NEW YORK (AP) -- U.S. stocks took small losses Friday to end a quiet week of trading. Energy companies fell as a rally in oil prices faded and investors continue to sell the safe assets they favored earlier this year. Technology and materials companies made small gains.
Stocks were lower all day. While U.S. oil prices rose for the seventh day in a row, investors don't appear to expect further gains and they sold energy company shares. Bond prices fell and yields climbed. The Dow Jones industrial average dropped more than 100 points in early trading, but those losses shrank as technology companies and chemicals makers added to the big gains they've made in recent months.
While stocks haven't made many big moves this summer and the Standard & Poor's 500 index was flat this week, there are signs investors feel comfortable enough to take bigger risks. Karyn Cavanaugh, senior market strategist for Voya Investment Strategies, said investors recognize that the Federal Reserve and other central banks are keeping the stock market stable. So investors are putting more money into energy, materials and tech stocks instead of the companies they turned to during the market turmoil at the start of this year.
"Central banks continue to step in to absorb the risk," Cavanaugh said. "(Investors) don't need the utilities and telecoms anymore."
The Dow shed 45.13 points, or 0.2 percent, to 18,552.57. The S&P 500 fell 3.15 points, or 0.1 percent, to 2,183.87. The Nasdaq composite lost 1.77 points, or less than 0.1 percent, to 5,238.38. The Nasdaq rose for the eighth week in a row, although the gain was just 0.1 percent.
U.S. crude rose 30 cents to $48.52 a barrel in New York. U.S. oil has climbed 17 percent in its seven-day streak, but its prices has stayed between $40 and $50 a barrel for about four months, and with an enormous glut of oil on the market, it may not rise much further. Brent crude, used to price international oils, lost 1 cent to $50.88 a barrel in London.
Chevron lost $1.23, or 1.2 percent, to $102.32 and Exxon Mobil retreated $1.11, or 1.2 percent, to $87.80.
Technology companies made small gains. Applied Materials advanced after the manufacturer of chipmaking equipment disclosed new orders and a contract backlog that were much stronger than analysts had forecast. Its stock rose $1.96, or 7.1 percent, to $29.64. Security software maker Symantec added 61 cents, or 2.6 percent, to $23.72. Apple, which is trading around four-month highs, gained 28 cents to $109.36.
Bond prices are down and yields are up after hitting record lows a month ago. On Friday the yield on the 10-year Treasury note jumped to 1.58 percent from 1.54 percent. The dollar also recovered some of its recent losses and rose to 100.24 yen. The currency finished at 99.98 yen Thursday, its first time below 100 yen since October 2013. The euro dipped to $1.1324 from $1.1354.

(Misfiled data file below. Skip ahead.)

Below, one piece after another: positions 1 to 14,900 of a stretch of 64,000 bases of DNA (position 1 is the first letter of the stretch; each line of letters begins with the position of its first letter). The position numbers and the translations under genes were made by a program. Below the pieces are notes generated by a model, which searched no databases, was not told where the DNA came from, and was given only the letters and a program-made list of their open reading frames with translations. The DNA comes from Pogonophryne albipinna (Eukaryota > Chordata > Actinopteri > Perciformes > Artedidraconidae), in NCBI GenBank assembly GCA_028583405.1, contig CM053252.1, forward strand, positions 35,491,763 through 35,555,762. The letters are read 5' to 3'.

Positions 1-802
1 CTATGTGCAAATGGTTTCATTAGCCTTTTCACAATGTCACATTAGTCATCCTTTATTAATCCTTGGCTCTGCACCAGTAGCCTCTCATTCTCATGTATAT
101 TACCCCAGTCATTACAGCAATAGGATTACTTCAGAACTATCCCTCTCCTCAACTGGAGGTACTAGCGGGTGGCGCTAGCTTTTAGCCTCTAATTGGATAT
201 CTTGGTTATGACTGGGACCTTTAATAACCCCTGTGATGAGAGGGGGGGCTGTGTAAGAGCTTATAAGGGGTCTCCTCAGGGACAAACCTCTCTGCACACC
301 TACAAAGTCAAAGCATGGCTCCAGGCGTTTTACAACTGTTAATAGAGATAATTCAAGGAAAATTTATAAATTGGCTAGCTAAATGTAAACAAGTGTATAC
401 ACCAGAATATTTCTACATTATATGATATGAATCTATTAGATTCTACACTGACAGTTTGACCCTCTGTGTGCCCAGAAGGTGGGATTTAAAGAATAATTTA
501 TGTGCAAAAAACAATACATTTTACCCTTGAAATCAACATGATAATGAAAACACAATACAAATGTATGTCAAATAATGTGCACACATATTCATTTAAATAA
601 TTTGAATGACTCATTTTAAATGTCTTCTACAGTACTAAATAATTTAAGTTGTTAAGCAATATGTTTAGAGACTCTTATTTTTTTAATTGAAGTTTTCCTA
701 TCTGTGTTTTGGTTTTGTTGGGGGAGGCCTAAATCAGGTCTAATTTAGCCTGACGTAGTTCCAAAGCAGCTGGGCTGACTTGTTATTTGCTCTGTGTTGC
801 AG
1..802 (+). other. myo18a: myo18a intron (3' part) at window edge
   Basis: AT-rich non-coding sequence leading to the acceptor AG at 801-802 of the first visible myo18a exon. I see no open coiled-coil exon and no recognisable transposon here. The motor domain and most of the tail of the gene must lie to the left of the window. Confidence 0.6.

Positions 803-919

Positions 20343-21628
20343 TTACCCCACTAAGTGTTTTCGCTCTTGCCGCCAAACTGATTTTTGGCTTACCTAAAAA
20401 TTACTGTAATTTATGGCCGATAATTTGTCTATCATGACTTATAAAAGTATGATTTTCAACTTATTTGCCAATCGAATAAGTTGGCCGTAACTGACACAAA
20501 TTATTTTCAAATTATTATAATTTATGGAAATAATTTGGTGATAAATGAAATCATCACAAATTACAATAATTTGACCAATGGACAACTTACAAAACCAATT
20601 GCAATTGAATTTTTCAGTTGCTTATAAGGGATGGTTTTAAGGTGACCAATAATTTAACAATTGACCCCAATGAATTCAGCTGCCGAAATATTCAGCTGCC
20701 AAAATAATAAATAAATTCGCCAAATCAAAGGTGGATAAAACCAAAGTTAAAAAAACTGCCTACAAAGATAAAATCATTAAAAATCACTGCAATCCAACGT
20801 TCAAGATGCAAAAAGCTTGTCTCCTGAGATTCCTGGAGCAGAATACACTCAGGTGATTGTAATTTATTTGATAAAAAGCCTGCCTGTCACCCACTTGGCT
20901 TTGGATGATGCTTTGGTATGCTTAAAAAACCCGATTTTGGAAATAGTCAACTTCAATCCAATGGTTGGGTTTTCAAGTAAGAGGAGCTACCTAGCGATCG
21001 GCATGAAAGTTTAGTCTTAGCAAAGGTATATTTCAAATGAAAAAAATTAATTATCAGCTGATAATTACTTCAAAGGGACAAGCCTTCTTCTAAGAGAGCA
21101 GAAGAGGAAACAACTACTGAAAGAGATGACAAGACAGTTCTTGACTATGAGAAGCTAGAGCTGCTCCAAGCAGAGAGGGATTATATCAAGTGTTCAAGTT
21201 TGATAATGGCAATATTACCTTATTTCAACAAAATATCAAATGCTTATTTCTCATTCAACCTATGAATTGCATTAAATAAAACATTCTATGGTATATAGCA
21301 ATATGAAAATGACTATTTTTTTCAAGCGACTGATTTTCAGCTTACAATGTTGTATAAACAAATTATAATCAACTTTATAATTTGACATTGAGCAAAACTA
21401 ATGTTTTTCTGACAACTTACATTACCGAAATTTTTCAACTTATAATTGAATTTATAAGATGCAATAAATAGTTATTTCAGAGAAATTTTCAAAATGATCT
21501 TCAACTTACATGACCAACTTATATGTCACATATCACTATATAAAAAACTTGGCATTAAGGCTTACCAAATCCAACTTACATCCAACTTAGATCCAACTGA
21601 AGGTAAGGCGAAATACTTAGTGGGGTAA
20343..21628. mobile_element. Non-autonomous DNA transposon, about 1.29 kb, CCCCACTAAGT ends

Retailers did fairly well, and that limited the losses for consumer companies. Some of the largest gains went to Foot Locker, which reported stronger results than analysts expected. The shoe store climbed $6.81, or 11 percent, to $68.49. Nike also gained $1.69, or 3 percent, to $58.90. Discount retailer Ross Stores raised its profit projections its strong second-quarter report, and its stock rose $2.18, or 3.5 percent, to $65.06.
However beauty products maker Estee Lauder skidded after its profit forecast for the current quarter and the new fiscal year fell far short of estimates. Its stock lost $3.37, or 3.5 percent, to $91.73.
Emerson Electric agreed to buy buying Pentair's valves and controls business for $3.15 billion. Pentair acquired that business from Tyco International in 2012 as part of a larger deal between those companies and said it had $1.8 billion in revenue in 2015. Emerson stock fell $1.69, or 3.1 percent, to $52.98 and Pentair gave up 74 cents, or 1.1 percent, to $65.79.
Farm equipment maker Deere powered to its biggest gain since the end of 2008 after it posted strong results and raised its outlook for the year. The company has been cutting costs as farmers struggle with smaller profits on corn and soybeans thanks to large harvests. Deere stock added $10.38, or 13.5 percent, to $87.32.
In other energy trading, wholesale gasoline rose 2 cents to $1.51 a gallon. Heating oil rose 4 cents to $1.53 a gallon. Natural gas fell 9 cents to $2.58 per 1,000 cubic feet.
Gold fell $11 to $1,346.20 an ounce. Silver lost 42 cents, or 2.1 percent, to $19.32 an ounce. Copper remained at $2.17 a pound.
France's CAC 40 shed 0.8 percent and Germany's DAX lost 0.6 percent. The FTSE in Britain slipped 0.1 percent. Japan's benchmark Nikkei 225 index added 0.4 percent as the yen got a bit weaker, easing pressure on shares of the country's export manufacturers. The yen's recent rise has made Japanese exports more expensive and complicated efforts to revive growth. South Korea's Kospi edged up less than 0.1 percent and Hong Kong's Hang Seng shed 0.4 percent.